Three tips to beat your December debt

STRUGGLING to recover from your December debt? You are not alone. In fact, you wouldn’t believe the number of people who get themselves into trouble over December.

“Holiday debt is the gift that keeps on taking away large chunks of money from your pocket. And this debt can be with you the whole year, or even longer. If you fell into the debt trap this past December, here are my pointers for getting out of it, as quickly as possible,” said financial psychologist Winnie Kunene.

1. Sit down and work out how bad it really is – and be honest.

You need to do a calculation of how bad your debt situation really is. This means adding up your credit cards, personal loans, retail cards and any money you may have borrowed from friends and family. Include the debt you had before the holidays. You need to know how much you owe in total.

For now, if you have a car loan or a home loan, you can leave those out of the calculation.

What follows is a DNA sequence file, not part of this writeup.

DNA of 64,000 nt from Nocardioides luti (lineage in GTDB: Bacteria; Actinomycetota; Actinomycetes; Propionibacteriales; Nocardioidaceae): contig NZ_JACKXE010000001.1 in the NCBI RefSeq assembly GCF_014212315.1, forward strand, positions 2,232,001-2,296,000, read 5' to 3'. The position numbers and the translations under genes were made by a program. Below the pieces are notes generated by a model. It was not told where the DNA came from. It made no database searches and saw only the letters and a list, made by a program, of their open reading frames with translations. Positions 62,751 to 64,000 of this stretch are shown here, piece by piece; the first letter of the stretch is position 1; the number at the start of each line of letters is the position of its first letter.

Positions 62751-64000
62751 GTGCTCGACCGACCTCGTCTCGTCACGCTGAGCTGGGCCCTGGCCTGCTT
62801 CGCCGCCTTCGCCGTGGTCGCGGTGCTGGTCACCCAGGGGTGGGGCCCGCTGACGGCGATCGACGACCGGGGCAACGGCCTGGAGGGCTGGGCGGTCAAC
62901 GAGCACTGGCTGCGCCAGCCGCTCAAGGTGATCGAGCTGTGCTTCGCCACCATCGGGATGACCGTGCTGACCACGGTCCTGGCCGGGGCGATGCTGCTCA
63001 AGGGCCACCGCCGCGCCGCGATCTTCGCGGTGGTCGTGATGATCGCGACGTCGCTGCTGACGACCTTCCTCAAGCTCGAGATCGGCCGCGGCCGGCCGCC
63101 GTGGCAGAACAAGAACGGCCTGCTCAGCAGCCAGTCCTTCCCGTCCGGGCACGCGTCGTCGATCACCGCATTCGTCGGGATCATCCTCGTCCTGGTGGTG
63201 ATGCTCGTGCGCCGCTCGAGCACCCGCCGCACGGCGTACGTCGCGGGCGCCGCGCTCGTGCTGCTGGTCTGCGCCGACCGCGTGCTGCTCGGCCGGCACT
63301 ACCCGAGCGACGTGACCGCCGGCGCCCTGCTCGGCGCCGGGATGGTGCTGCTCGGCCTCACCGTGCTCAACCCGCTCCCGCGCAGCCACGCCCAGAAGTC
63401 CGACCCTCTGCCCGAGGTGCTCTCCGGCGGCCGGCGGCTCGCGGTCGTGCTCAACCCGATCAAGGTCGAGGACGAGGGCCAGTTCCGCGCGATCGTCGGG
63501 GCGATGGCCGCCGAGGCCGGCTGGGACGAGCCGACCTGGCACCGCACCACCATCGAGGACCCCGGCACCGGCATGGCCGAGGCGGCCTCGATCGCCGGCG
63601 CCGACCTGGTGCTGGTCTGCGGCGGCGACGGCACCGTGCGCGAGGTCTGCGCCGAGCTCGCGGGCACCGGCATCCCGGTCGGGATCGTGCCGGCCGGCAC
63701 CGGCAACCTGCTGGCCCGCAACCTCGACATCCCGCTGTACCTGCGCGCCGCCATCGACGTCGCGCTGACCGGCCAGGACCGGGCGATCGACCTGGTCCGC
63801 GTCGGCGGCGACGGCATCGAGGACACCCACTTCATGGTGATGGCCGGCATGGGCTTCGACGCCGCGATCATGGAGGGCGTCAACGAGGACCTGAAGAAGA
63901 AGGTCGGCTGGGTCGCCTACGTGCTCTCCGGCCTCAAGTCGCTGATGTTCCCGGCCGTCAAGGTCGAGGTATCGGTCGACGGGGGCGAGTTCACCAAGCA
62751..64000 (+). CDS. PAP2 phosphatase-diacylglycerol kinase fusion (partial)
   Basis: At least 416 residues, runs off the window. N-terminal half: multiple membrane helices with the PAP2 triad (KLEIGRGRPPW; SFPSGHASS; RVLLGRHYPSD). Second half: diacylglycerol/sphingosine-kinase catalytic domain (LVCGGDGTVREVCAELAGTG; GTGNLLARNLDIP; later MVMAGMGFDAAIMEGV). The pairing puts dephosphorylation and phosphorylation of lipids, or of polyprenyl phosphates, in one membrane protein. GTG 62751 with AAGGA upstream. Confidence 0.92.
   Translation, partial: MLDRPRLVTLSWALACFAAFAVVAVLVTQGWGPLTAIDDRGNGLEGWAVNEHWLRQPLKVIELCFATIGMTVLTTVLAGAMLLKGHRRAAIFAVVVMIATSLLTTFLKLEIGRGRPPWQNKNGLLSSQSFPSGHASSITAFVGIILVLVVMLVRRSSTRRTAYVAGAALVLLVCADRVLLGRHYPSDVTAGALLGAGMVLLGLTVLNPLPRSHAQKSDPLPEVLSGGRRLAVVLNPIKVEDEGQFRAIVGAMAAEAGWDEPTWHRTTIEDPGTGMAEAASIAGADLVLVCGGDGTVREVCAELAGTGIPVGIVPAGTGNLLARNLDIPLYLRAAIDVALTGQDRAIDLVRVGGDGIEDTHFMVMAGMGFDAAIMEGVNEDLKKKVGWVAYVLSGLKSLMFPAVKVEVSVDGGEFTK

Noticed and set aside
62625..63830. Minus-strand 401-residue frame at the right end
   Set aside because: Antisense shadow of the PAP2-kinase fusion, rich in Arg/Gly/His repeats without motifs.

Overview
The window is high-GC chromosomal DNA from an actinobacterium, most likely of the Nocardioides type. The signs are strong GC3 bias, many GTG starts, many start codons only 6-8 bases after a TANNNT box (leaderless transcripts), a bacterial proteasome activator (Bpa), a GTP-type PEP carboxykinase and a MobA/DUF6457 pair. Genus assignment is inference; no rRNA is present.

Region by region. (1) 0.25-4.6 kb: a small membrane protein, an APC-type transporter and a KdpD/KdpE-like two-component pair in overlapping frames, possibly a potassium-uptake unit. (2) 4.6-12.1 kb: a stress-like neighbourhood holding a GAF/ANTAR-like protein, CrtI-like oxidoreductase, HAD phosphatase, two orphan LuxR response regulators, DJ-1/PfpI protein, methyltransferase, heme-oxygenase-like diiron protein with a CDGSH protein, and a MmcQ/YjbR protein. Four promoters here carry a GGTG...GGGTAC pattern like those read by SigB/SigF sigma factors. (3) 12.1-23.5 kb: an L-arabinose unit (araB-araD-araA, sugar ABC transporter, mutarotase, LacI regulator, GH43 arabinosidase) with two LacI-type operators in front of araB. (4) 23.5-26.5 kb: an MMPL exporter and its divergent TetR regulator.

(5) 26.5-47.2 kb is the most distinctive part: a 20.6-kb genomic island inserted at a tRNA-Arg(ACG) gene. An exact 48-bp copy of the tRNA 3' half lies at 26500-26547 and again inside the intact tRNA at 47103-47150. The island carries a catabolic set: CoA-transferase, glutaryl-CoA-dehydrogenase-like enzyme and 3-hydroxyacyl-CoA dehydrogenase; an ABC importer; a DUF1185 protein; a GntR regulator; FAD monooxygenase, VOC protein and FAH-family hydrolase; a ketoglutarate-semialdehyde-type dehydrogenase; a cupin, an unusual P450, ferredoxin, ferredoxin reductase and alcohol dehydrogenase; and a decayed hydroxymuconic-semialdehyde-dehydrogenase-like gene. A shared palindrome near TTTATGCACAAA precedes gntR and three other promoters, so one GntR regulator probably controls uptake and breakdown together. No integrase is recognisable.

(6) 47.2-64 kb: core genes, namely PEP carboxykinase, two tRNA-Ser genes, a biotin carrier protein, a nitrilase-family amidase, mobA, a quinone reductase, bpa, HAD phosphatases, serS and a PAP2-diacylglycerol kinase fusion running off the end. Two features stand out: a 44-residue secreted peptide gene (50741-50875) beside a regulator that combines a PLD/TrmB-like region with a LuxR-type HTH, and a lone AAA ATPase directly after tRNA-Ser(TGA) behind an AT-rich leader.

2. Don’t just pay back the minimum amount you owe

You have the power to influence the extent to which all this debt takes control of your life. Understand that the banks and retailers make money off the interest that you pay them when you owe them money. The longer you owe them money, the more interest you pay. Therefore, it is in your best interests to get rid of debt as quickly as possible by overpaying on all your repayments.

3. Choose your debt-beating method

There are two main approaches to paying off debt. The first is the snowball method. In this method, you identify the line of credit with the smallest amount owing and pay extra into that account until it is paid back. Then tackle the next smallest amount for extra repayments, until you work your way through all your debts. This is the best method because each time you pay off a debt, it will give you a psychological boost and motivate you to move on to the next one.

The other approach is the avalanche method. This one involves finding out which of your lines of credit has the highest interest rate and paying extra into that account until it is closed, and so on.

“This method makes the most mathematical sense because the higher the interest, the more money it is costing you each month, so it’s a good idea to get rid of it. But I find that it’s hard to calculate and it doesn’t give you the motivation that the snowball method offers. But if you think it will work for you, then go for it,” concludes Kunene.

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